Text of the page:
In the compulsory acquisition of private lands, the landholding, the landowners and the farmer beneficiaries must first be identified. After identification, the DAR shall send a Notice of Acquisition to the landowner, by personal delivery or registered mail, and post it in a conspicuous place in the municipal building and barangay hall of the place where the property is located. Within thirty days from receipt of the Notice of Acquisition, the landowner, his administrator or representative shall inform the DAR of his acceptance or rejection of the offer. If the landowner accepts, he executes and delivers a deed of transfer in favor of the government and surrenders the certificate of title. Within thirty days from the execution of the deed of transfer, the Land Bank of the Philippines (LBP) pays the owner the purchase price. If the landowner rejects the DAR's offer or fails to make a reply, the DAR conducts summary administrative proceedings to determine just compensation for the land. The landowner, the LBP representative and other interested parties may submit evidence on just compensation within fifteen days from notice. Within thirty days from submission, the DAR shall decide the case and inform the owner of its decision and the amount of just compensation. Upon receipt by the owner of the corresponding payment, or, in case of rejection or lack of response from the latter, the DAR shall deposit the compensation in cash or in LBP bonds with an accessible bank. The DAR shall immediately take possession of the land and cause the issuance of a transfer certificate of title in the name of the Republic of the Philippines. The land shall then be redistributed to the farmer beneficiaries. Any party may question the decision of the DAR in the regular courts for final determination of just compensation. The DAR has made compulsory acquisition the priority mode of the land acquisition to hasten the implementation of the Comprehensive Agrarian Reform Program (CARP). 46 Under Section 16 of the CARL, the first step in compulsory acquisition is the identification of the land, the landowners and the beneficiaries. However, the law is silent on how the identification process must be made. To fill in this gap, the DAR issued on July 26, 1989 Administrative Order No. 12, Series or 1989, which set the operating procedure in the identification of such lands. The procedure is as follows: II. OPERATING PROCEDURE A. The Municipal Agrarian Reform Officer, with the assistance of the pertinent Barangay Agrarian Reform Committee (BARC), shall: 1. Update the masterlist of all agricultural lands covered under the CARP in his area of responsibility. The masterlist shall include such information as required under the attached CARP Masterlist Form which shall include the name of the landowner, landholding area, TCT/OCT number, and tax declaration number. 2. Prepare a Compulsory Acquisition Case Folder (CACF) for each title (OCT/TCT) or landholding covered under Phase I and II of the CARP except those for which the landowners have already filed applications to avail of other modes of land acquisition. A case folder shall contain the following duly accomplished forms: a) CARP CA Form 1 MARO Investigation Report b) CARP CA Form 2 Summary Investigation Report of Findings and Evaluation c) CARP CA Form 3 Applicant's Information Sheet d) CARP CA Form 4 Beneficiaries Undertaking e) CARP CA Form 5 Transmittal Report to the PARO The MARO/BARC shall certify that all information contained in the above-mentioned forms have been examined and verified by him and that the same are true and correct. 3. Send a Notice of Coverage and a letter of invitation to a conference/meeting to the landowner covered by the Compulsory Case Acquisition Folder. Invitations to the said conference/meeting shall also be sent to the prospective farmer-beneficiaries, the BARC representative(s), the Land Bank of the Philippines (LBP) representative, and other interested parties to discuss the inputs to the valuation of the property. He shall discuss the MARO/BARC investigation report and solicit the views, objection, agreements or suggestions of the participants thereon. The landowner shall also be asked to indicate his retention area. The minutes of the meeting shall be signed by all participants in the conference and shall form an integral part of the CACF. 4. Submit all completed case folders to the Provincial Agrarian Reform Officer (PARO). B. The PARO shall: 1. Ensure that the individual case folders are forwarded to him by his MAROs. 2. Immediately upon receipt of a case folder, compute the valuation of the land in accordance with A.O. No. 6, Series of 1988. 47 The valuation worksheet and the related CACF valuation forms shall be duly certified correct by the PARO and all the personnel who participated in the accomplishment of these forms. 3. In all cases, the PARO may validate the report of the MARO through ocular inspection and verification of the property. This ocular inspection and verification shall be mandatory when the computed value exceeds = 500,000 per estate. 4. Upon determination of the valuation, forward the case folder, together with the duly accomplished valuation forms and his recommendations, to the Central Office. The LBP representative and the MARO concerned shall be furnished a copy each of his report. C. DAR Central Office, specifically through the Bureau of Land Acquisition and Distribution (BLAD), shall: 1. Within three days from receipt of the case folder from the PARO, review, evaluate and determine the final land valuation of the property covered by the case folder. A summary review and evaluation report shall be prepared and duly certified by the BLAD Director and the personnel directly participating in the review and final valuation. 2. Prepare, for the signature of the Secretary or her duly authorized representative, a Notice of Acquisition (CARP CA Form 8) for the subject property. Serve the Notice to the landowner personally or through registered mail within three days from its approval. The Notice shall include, among others, the area subject of compulsory acquisition, and the amount of just compensation offered by DAR. 3. Should the landowner accept the DAR's offered value, the BLAD shall prepare and submit to the Secretary for approval the Order of Acquisition. However, in case of rejection or non-reply, the DAR Adjudication Board (DARAB) shall conduct a summary administrative hearing to determine just compensation, in accordance with the procedures provided under Administrative Order No. 13, Series of 1989. Immediately upon receipt of the DARAB's decision on just compensation, the BLAD shall prepare and submit to the Secretary for approval the required Order of Acquisition. 4. Upon the landowner's receipt of payment, in case of acceptance, or upon deposit of payment in the designated bank, in case of rejection or non-response, the Secretary shall immediately direct the pertinent Register of Deeds to issue the corresponding Transfer Certificate of Title (TCT) in the name of the Republic of the Philippines. Once the property is transferred, the DAR, through the PARO, shall take possession of the land for redistribution to qualified beneficiaries. Administrative Order No. 12, Series of 1989 requires that the Municipal Agrarian Reform Officer (MARO) keep an updated master list of all agricultural lands under the CARP in his area of responsibility containing all the required information. The MARO prepares a Compulsory Acquisition Case Folder (CACF) for each title covered by CARP. The MARO then sends the landowner a "Notice of Coverage" and a "letter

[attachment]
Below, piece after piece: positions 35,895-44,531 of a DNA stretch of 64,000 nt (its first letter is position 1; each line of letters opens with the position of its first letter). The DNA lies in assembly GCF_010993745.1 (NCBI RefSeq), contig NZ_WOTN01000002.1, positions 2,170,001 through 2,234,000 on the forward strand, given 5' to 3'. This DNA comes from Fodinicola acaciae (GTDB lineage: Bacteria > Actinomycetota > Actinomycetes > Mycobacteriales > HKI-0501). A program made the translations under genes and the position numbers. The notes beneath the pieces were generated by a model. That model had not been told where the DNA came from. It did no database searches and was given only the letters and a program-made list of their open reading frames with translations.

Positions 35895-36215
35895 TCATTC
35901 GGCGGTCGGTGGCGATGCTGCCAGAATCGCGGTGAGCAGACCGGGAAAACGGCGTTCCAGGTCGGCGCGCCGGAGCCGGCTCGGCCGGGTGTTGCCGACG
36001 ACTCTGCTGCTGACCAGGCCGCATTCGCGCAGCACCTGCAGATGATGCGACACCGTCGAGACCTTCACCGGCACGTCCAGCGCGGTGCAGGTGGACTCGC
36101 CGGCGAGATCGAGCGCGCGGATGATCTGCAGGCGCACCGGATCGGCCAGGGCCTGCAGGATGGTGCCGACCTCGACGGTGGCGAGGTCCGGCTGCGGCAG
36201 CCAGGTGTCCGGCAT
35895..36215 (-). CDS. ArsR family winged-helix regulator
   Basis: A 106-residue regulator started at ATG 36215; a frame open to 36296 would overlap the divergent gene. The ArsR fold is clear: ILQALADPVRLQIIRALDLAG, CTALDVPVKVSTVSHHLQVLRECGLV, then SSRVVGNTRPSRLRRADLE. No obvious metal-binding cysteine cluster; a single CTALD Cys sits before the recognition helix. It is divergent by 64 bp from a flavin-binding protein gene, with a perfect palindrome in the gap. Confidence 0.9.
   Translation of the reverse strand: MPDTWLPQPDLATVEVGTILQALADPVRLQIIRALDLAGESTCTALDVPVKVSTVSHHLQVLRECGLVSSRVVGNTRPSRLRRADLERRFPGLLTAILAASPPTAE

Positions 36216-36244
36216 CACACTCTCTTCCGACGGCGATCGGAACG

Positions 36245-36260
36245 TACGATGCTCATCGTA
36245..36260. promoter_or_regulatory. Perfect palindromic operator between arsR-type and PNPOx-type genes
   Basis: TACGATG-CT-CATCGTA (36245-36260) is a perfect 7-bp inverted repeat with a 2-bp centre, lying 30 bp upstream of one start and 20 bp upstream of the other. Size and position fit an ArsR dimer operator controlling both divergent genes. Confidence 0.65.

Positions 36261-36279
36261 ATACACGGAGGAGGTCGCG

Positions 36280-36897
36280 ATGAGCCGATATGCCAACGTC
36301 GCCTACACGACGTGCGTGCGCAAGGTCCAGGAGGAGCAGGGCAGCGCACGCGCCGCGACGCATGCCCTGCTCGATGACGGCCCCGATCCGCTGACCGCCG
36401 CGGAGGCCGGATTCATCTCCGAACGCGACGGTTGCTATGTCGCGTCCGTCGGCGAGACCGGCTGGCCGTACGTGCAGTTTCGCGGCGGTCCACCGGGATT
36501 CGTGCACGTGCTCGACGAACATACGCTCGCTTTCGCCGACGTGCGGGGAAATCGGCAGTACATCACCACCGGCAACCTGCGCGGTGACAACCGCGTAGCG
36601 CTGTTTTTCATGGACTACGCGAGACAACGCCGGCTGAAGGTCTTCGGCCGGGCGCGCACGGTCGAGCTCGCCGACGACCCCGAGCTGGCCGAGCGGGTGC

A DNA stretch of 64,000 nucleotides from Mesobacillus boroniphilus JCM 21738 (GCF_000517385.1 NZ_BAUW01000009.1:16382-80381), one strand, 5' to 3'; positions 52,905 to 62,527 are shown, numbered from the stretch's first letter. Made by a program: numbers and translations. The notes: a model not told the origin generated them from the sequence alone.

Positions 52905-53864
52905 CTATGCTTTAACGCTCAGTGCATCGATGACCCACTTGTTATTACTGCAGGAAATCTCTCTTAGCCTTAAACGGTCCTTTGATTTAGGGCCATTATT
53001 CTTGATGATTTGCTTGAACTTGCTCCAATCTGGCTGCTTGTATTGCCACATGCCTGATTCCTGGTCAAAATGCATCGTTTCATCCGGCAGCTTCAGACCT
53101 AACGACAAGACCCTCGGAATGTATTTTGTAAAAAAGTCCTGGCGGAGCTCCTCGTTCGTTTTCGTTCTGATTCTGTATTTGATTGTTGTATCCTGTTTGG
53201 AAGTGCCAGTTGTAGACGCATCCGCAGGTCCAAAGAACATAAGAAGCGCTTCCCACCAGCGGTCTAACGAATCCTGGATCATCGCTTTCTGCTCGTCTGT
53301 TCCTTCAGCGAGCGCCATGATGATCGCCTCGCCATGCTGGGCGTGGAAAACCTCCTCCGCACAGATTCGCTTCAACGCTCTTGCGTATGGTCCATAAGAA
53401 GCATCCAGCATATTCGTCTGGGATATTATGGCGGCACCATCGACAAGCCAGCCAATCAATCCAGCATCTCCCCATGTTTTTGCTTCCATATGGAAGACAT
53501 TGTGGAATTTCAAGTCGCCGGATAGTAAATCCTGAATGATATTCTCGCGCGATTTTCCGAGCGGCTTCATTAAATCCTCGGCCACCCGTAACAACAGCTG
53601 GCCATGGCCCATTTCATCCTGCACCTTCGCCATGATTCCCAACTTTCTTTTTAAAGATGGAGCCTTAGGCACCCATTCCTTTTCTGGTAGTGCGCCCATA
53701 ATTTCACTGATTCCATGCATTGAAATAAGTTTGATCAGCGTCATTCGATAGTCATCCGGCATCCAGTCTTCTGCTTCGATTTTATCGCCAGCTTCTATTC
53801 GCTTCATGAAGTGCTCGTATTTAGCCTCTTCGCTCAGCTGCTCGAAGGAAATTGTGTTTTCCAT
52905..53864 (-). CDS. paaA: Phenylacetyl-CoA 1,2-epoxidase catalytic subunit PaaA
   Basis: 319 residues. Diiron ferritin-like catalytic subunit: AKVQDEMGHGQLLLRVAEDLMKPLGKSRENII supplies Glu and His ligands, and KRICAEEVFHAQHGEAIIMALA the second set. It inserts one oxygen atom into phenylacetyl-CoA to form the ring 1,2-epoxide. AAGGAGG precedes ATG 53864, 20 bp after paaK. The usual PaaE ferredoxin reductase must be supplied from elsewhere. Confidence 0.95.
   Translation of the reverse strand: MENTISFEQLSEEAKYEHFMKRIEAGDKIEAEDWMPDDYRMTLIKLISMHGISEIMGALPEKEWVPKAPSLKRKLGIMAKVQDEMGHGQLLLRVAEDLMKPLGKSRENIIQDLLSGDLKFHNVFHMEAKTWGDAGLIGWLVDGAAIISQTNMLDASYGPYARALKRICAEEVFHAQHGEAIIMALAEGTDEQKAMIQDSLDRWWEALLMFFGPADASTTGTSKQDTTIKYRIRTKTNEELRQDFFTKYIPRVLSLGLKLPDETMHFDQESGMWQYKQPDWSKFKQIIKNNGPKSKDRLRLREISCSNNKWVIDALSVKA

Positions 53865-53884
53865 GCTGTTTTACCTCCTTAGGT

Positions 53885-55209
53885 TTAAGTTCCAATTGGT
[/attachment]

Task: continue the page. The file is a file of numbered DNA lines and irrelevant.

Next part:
of invitation" to a "conference/meeting" over the land covered by the CACF. He also sends invitations to the prospective farmerbeneficiaries the representatives of the Barangay Agrarian Reform Committee (BARC), the Land Bank of the Philippines (LBP) and other interested parties to discuss the inputs to the valuation of the property and solicit views, suggestions, objections or agreements of the parties. At the meeting, the landowner is asked to indicate his retention area. The MARO shall make a report of the case to the Provincial Agrarian Reform Officer (PARO) who shall complete the valuation of the land. Ocular inspection and verification of the property by the PARO shall be mandatory when the computed value of the estate exceeds P500,000.00. Upon determination of the valuation, the PARO shall forward all papers together with his recommendation to the Central Office of the DAR. The DAR Central Office, specifically, the Bureau of Land Acquisition and Distribution (BLAD), shall review, evaluate and determine the final land valuation of the property. The BLAD shall prepare, on the signature of the Secretary or his duly authorized representative, a Notice of Acquisition for the subject property. 48 From this point, the provisions of Section 16 of R.A. 6657 then apply. 49 For a valid implementation of the CAR program, two notices are required: (1) the Notice of Coverage and letter of invitation to a preliminary conference sent to the landowner, the representatives of the BARC, LBP, farmer beneficiaries and other interested parties pursuant to DAR A.O. No. 12, Series of 1989; and (2) the Notice of Acquisition sent to the landowner under Section 16 of the CARL. The importance of the first notice, i.e., the Notice of Coverage and the letter of invitation to the conference, and its actual conduct cannot be understated. They are steps designed to comply with the requirements of administrative due process. The implementation of the CARL is an exercise of the State's police power and the power of eminent domain. To the extent that the CARL prescribes retention limits to the landowners, there is an exercise of police power for the regulation of private property in accordance with the Constitution. 50 But where, to carry out such regulation, the owners are deprived of lands they own in excess of the maximum area allowed, there is also a taking under the power of eminent domain. The taking contemplated is not a mere limitation of the use of the land. What is required is the surrender of the title to and physical possession of the said excess and all beneficial rights accruing to the owner in favor of the farmer beneficiary. 51 The Bill of Rights provides that "[n]o person shall be deprived of life, liberty or property without due process of law." 52 The CARL was not intended to take away property without due process of law. 53 The exercise of the power of eminent domain requires that due process be observed in the taking of private property. DAR A.O. No. 12, Series of 1989, from whence the Notice of Coverage first sprung, was amended in 1990 by DAR A.O. No. 9, Series of 1990 and in 1993 by DAR A.O. No. 1, Series of 1993. The Notice of Coverage and letter of invitation to the conference meeting were expanded and amplified in said amendments. DAR A.O. No. 9, Series of 1990 entitled "Revised Rules Governing the Acquisition of Agricultural Lands Subject of Voluntary Offer to Sell and Compulsory Acquisition Pursuant to R.A. 6657," requires that: B. MARO 1. Receives the duly accomplished CARP Form Nos. 1 & 1.1 including supporting documents. 2. Gathers basic ownership documents listed under 1.a or 1.b above and prepares corresponding VOCF/CACF by landowner/landholding. 3. Notifies/invites the landowner and representatives of the LBP, DENR, BARC and prospective beneficiaries of the schedule of ocular inspection of the property at least one week in advance. 4. MARO/LAND BANK FIELD OFFICE/BARC a) Identify the land and landowner, and determine the suitability for agriculture and productivity of the land and jointly prepare Field Investigation Report (CARP Form No. 2), including the Land Use Map of the property. b) Interview applicants and assist them in the preparation of the Application For Potential CARP Beneficiary (CARP Form No. 3). c) Screen prospective farmer-beneficiaries and for those found qualified, cause the signing of the respective Application to Purchase and Farmer's Undertaking (CARP Form No. 4). d) Complete the Field Investigation Report based on the result of the ocular inspection/investigation of the property and documents submitted. See to it that Field Investigation Report is duly accomplished and signed by all concerned. 5. MARO a) Assists the DENR Survey Party in the conduct of a boundary/ subdivision survey delineating areas covered by OLT, retention, subject of VOS, CA (by phases, if possible), infrastructures, etc., whichever is applicable. b) Sends Notice of Coverage (CARP Form No. 5) to landowner concerned or his duly authorized representative inviting him for a conference. c) Sends Invitation Letter (CARP Form No. 6) for a conference/public hearing to prospective farmer-beneficiaries, landowner, representatives of BARC, LBP, DENR, DA, NGO's, farmers' organizations and other interested parties to discuss the following matters: Result of Field Investigation Inputs to valuation Issues raised Comments/recommendations by all parties concerned. d) Prepares Summary of Minutes of the conference/public hearing to be guided by CARP Form No. 7. e) Forwards the completed VOCF/CACF to the Provincial Agrarian Reform Office (PARO) using CARP Form No. 8 (Transmittal Memo to PARO). xxx xxx xxx DAR A.O. No. 9, Series of 1990 lays down the rules on both Voluntary Offer to Sell (VOS) and Compulsory Acquisition (CA) transactions involving lands enumerated under Section 7 of the CARL. 54 In both VOS and CA. transactions, the MARO prepares the Voluntary Offer to Sell Case Folder (VOCF) and the Compulsory Acquisition Case Folder (CACF), as the case may be, over a particular landholding. The MARO notifies the landowner as well as representatives of the LBP, BARC and prospective beneficiaries of the date of the ocular inspection of the property at least one week before the scheduled date and invites them to attend the same. The MARO, LBP or BARC conducts the ocular inspection and investigation by identifying the land and landowner, determining the suitability of the land for agriculture and productivity, interviewing and screening prospective farmer beneficiaries. Based on its investigation, the MARO, LBP or BARC prepares the Field Investigation Report which shall be signed by all parties concerned. In addition to the field investigation, a boundary or subdivision survey